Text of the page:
Some of you might already have read my list of 3 Lies and 3 Truths about Biking through South Korea. I mentioned there that we had a plan of where to go and what to see while biking from Seoul to Busan, but that we did not always (for various reasons) follow that plan.
Since a number of people have asked me for our itinerary, I will share that with you, along with an evaluation of the things we saw along the way and whether I would recommend others to do the detours to visit them or not.
But first, have a look at what we had planned for our trip:
That is a total of 713 kilometers in 15 days, 12 of which we were going to spend cycling. I am not good at math, but that should roughly be a daily average of 60 kilometers on the days we were going to bike.
And here is (roughly) what we did instead. I say roughly, because I did not track every kilometer, since WiFi availability, battery life of our phones and opportunities to recharge our power banks were not quite what we had anticipated.
As you can see, we ended up doing about 50 kilometers more than we wanted to, originally. And we did them on 11 days instead of 12, so our daily average was higher than we had anticipated. We ended up doing an average of almost 70 kilometers.
This was mainly due to the fact that we got lost, and thus had to rearrange our route accordingly. Also, on the days that we camped, finding an adequate camp site presented quite a challenge. Sometimes, in the hopes of finding something more suitable, we would keep pushing on after we would usually have called it quits for the day.
Now, about what detours we found useful and which destinations we should – in retrospect – have skipped. In general, the 4 rivers bike path is nice, but a bit bland. Since we are not dyed-in-the-wool bike enthusiasts, we wanted some variety in our travels. If you follow the path religiously, however, there are very few historic, natural and cultural sites which will be ‘right there’. And, when you are on a bike, even a detour of 5 or 10 kilometers is a lot when it means you will have to do the same distance again just to get back onto the path. Also, those few kilometers add up after a while.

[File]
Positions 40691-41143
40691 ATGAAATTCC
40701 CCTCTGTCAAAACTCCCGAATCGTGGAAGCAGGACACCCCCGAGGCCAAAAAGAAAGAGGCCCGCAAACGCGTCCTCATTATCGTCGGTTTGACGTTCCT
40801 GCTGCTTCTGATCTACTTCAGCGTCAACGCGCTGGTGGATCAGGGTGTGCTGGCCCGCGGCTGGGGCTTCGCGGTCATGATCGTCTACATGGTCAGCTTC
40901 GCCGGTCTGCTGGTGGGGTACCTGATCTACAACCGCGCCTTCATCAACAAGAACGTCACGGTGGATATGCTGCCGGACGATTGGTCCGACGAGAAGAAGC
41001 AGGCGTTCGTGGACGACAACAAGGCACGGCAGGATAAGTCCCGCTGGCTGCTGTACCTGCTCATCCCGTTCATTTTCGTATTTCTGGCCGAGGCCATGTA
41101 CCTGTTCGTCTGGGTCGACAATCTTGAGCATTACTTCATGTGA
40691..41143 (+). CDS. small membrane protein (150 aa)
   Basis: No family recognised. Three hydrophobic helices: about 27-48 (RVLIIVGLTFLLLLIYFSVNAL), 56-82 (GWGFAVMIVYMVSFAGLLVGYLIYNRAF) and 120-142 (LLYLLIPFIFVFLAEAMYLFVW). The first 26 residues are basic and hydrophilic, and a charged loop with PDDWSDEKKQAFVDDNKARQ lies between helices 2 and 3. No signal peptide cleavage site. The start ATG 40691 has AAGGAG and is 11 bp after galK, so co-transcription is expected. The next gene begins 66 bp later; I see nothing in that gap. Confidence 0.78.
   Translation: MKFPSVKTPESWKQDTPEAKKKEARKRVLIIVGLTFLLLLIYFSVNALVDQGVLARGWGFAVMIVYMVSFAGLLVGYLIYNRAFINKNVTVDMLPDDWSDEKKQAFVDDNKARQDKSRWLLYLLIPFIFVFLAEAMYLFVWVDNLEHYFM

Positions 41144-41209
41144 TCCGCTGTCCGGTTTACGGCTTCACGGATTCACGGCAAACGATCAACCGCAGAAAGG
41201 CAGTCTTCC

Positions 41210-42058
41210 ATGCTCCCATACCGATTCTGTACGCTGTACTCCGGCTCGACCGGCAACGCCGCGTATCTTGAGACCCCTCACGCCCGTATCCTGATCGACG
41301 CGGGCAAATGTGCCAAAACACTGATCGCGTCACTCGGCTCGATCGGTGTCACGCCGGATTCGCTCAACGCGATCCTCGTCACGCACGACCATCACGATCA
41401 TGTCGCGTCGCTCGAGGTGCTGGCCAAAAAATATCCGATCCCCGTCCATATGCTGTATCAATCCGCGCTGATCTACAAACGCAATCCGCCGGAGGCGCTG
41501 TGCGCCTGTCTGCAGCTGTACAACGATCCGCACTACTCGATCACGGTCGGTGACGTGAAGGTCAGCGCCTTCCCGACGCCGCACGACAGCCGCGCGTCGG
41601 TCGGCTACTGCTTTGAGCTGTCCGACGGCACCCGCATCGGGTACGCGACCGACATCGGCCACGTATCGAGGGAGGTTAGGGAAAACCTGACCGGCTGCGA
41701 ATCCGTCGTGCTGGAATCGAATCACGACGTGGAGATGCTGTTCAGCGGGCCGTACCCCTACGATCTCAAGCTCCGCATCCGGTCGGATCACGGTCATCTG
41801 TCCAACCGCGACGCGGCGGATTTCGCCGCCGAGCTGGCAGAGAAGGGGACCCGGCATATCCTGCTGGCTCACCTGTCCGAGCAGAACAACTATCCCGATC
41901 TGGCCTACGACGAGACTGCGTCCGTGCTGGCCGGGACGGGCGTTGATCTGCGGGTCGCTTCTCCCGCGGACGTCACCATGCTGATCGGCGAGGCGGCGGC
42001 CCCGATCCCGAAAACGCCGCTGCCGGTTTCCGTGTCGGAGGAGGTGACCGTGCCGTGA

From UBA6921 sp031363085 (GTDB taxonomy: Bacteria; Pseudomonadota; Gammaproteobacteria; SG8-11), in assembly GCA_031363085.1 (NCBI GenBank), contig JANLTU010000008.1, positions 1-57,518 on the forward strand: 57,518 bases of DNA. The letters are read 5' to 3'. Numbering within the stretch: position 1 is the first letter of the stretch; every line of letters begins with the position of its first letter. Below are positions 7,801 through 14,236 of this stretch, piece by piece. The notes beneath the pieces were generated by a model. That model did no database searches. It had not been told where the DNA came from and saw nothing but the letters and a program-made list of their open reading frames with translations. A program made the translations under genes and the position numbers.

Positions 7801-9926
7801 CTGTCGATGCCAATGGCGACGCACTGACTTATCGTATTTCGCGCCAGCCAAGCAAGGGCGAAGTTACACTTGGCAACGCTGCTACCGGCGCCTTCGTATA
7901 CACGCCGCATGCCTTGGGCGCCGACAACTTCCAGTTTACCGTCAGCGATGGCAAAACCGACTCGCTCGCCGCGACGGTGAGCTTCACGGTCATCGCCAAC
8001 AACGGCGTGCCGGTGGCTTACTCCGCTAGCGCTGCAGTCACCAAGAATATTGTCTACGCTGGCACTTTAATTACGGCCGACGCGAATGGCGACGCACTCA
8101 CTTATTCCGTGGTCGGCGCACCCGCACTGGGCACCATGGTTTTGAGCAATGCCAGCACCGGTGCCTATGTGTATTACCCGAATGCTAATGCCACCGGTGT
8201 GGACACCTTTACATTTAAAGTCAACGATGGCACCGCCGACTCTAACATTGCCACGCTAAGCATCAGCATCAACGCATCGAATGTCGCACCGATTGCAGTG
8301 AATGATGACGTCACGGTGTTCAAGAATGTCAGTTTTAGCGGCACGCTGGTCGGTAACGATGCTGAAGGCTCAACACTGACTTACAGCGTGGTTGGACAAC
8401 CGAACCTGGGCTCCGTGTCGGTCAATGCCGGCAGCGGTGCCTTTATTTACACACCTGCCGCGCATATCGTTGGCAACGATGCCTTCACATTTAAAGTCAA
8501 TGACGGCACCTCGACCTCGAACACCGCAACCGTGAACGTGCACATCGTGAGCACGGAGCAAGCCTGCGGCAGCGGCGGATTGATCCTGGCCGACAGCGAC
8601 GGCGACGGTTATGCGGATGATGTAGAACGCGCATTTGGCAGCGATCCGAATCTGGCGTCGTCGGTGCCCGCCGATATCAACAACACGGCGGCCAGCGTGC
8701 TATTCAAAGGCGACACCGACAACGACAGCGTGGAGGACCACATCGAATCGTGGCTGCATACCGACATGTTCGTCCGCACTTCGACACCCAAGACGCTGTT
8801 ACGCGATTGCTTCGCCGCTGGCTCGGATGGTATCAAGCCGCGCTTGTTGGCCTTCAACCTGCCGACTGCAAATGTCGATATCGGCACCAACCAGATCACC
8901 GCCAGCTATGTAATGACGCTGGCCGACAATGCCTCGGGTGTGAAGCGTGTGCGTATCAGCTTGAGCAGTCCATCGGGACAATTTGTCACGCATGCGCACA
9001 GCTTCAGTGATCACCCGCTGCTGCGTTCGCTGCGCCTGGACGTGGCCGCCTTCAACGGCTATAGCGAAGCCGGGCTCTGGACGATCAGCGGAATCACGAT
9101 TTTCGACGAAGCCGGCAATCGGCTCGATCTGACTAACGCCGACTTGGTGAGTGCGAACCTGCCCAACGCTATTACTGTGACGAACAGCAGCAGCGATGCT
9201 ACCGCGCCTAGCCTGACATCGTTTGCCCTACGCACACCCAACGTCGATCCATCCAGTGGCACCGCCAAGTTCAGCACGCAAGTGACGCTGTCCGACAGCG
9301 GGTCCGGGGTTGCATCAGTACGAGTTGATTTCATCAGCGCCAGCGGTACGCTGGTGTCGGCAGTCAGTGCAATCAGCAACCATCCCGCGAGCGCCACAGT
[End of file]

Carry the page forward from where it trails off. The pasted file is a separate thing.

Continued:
So, our initial plan already included some ‘extras’. We were most interested in seeing some reservoirs/lakes/wetlands, historic sites like royal tombs, Confucian academies or temples, and museums.
Out of all of those, the detours we found were the least worth the effort turned out to be the lakes and reservoirs. Yes, on the pictures we found on Instagram beforehand they always looked beautiful. But, Korea being quite the hilly country, many of those stunning watery plains lie behind a mountain ridge or two. We felt that every single reservoir or lake we saw lay on a hill. Or behind one, with no convenient tunnel going through it. And when we finally got there, those bodies of water were just that – water. Since we were spending our days on a bike going along various rivers, water was not as big a novelty to us as we had thought it would be. So, in the end, there were a number of reservoirs and lakes we skipped.
The detours we enjoyed the most were the museums and historic sites. The government of South Korea does a marvelous job at preserving cultural heritage and outside of Seoul, a vast majority of sites and museums is either completely free or only charges a nominal fee for entry. While it is true that to get to those sites, we also tended to have to leave the bike path, we felt those excursions were much more worth the effort.
Because the sights that we enjoyed are still so numerous, I will introduce them to you in a separate post, though. Next week!